CSI Author Talks

The Archives & Special Collections unit of the Library (Building 1L) is proud to host a series of Author Talks, on Thursday, Sept. 30 at 1:30pm in Building 1L, Room 216, to give CSI authors an opportunity to discuss the research that went into their books. Featured authors include:

Jessica Burke, Department of English
The Mythological Dimensions of Doctor Who.
Kitsune Books, 2010.
This volume of essays examines the abundant mythological elements underpinning the 46-year run (and many more!) of popular BBC television series Doctor Who. Contributors include a well-known Doctor Who novelist, an organizer of one of the largest Doctor Who online communities, plus several university scholars and founders of the American Northeast Tolkien Society. Explore the universe of The Doctor as seen through the eyes of myth and legend.

Todd Craig, Department of English
tor’cha.
New York: Swank Books/Blacker Inkwell, 2008.
The novel is a coming of age story of three African American brothers growing up in the inner city. Each chapter is based on one of the Ten Commandments, while drawing its morals from Supreme Mathematics, an Islamic concept originated from the Nation of Gods and Earths. In each chapter one of the three brothers is faced with the choice of breaking one of the Ten Commandments (before, during, or after). Craig seamlessly interweaves these seemingly disparate philosophies as his characters navigate the urban U.S. The story unfolds in a cinematic sequence that engages readers, propelling them to reposition this literary jigsaw puzzle.

Timothy Gray, Department of English
Urban Pastoral: Natural Currents in the New York School.
Iowa City, IA: University of Iowa Press, 2010.
In Urban Pastoral, Timothy Gray urges us to reconsider our long-held appraisals of Frank O’Hara, John Ashbery, Barbara Guest, and their peers as celebrants of cosmopolitan culture and to think of their more pastoral impulses. As Gray argues, flowers are more beautiful in the New York School’s garden of verse because no one expects them to bloom there. The New York School poets and their coterie have become a staple of poetics, literary criticism and biography, cultural studies, and art criticism, but Urban Pastoral is the first study of the original New York School poets to offer sustained discussion of the pastoral and natural imagery within the work of these renowned “city poets.”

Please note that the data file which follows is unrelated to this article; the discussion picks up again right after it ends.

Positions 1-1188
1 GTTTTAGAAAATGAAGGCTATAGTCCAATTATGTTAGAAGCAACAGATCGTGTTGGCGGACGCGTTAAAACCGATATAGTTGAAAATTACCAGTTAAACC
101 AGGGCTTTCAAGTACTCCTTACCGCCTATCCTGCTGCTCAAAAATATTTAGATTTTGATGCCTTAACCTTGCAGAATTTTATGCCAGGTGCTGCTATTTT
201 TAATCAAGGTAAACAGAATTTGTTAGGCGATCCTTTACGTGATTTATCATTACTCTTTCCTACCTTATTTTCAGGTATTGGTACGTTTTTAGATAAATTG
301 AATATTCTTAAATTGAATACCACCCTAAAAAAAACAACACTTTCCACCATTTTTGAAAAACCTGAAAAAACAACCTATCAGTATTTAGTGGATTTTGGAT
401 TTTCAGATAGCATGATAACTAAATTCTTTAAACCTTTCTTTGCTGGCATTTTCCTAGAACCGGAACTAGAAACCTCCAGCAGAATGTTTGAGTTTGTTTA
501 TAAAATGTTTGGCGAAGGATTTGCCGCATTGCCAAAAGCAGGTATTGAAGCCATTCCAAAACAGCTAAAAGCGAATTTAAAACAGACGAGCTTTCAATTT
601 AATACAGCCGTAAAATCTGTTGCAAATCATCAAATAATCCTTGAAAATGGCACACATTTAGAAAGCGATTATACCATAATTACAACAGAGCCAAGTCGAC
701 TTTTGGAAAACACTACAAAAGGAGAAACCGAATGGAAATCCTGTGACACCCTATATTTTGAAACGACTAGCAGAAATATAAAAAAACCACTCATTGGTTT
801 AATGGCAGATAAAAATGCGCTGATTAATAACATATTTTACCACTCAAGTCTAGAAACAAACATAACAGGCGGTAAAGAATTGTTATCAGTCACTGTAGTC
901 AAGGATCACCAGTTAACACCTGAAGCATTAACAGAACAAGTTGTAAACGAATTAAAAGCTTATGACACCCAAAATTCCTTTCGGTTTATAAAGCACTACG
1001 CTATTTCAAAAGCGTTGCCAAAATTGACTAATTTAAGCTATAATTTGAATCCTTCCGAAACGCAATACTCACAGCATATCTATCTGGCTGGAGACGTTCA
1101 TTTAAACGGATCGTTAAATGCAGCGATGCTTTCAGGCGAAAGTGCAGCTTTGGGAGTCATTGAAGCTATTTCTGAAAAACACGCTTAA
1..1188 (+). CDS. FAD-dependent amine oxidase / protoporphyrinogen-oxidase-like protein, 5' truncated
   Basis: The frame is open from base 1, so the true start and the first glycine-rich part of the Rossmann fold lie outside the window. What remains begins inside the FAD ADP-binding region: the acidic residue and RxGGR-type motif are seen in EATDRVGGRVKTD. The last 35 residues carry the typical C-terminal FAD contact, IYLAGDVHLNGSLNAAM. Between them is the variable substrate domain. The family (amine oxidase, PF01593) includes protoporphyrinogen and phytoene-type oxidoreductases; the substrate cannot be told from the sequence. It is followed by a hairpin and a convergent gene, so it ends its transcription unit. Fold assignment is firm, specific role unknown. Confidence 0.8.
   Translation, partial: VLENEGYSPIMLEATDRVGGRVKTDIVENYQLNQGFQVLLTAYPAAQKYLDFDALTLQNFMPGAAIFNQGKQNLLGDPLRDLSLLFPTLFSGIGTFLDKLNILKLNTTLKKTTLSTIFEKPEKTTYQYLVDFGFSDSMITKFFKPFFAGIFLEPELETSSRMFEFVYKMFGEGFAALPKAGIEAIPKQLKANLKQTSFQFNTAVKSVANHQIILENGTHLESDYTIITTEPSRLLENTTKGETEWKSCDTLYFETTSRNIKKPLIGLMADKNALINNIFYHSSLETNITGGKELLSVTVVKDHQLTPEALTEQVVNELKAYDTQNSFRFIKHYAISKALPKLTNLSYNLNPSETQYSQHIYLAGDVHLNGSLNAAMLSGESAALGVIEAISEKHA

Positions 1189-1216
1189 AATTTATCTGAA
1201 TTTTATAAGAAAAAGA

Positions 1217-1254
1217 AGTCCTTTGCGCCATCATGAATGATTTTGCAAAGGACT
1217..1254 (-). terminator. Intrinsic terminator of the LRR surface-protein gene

George Jochnowitz, Professor Emeritus of Linguistics
The Blessed Human Race: Essays on Reconsideration.
Lanham, MD: Hamilton Books, 2007.
George Jochnowitz is a professor emeritus of linguistics whose specialty is Jewish languages, in particular the dialects of the Jews of Italy and southern France. He taught for many years at the College of Staten Island/CUNY, and was an exchange professor at Hebei University in Baoding, China, during the spring semesters of 1984 and 1989. The Blessed Human Race addresses the changes in Jochnowitz’s views on Marxism after his experiences in China. His interests range far and wide, and include politics, music, the Bible, and humanity itself.

Matthew Solomon, Department of Media Culture
Disappearing Tricks: Silent Film, Houdini, and the New Magic of the Twentieth Century.
Champaign, IL: University of Illinois Press, 2010.
Disappearing Tricks revisits the golden age of theatrical magic and silent film to reveal how professional magicians shaped the early history of cinema. The first to reveal fully how powerfully magic impacted the development of cinema, the book combines film and theater history to uncover new evidence of the exchanges between magic and filmmaking in the United States and France during the silent period. Highlighting early cinema’s relationship to the performing body, visual deception, storytelling, and the occult, Solomon treats cinema and stage magic as overlapping practices that together revise our understanding of the origins of motion pictures and cinematic spectacle.

This event is co-sponsored by the Office of the Provost/Senior Vice President of Academic Affairs.

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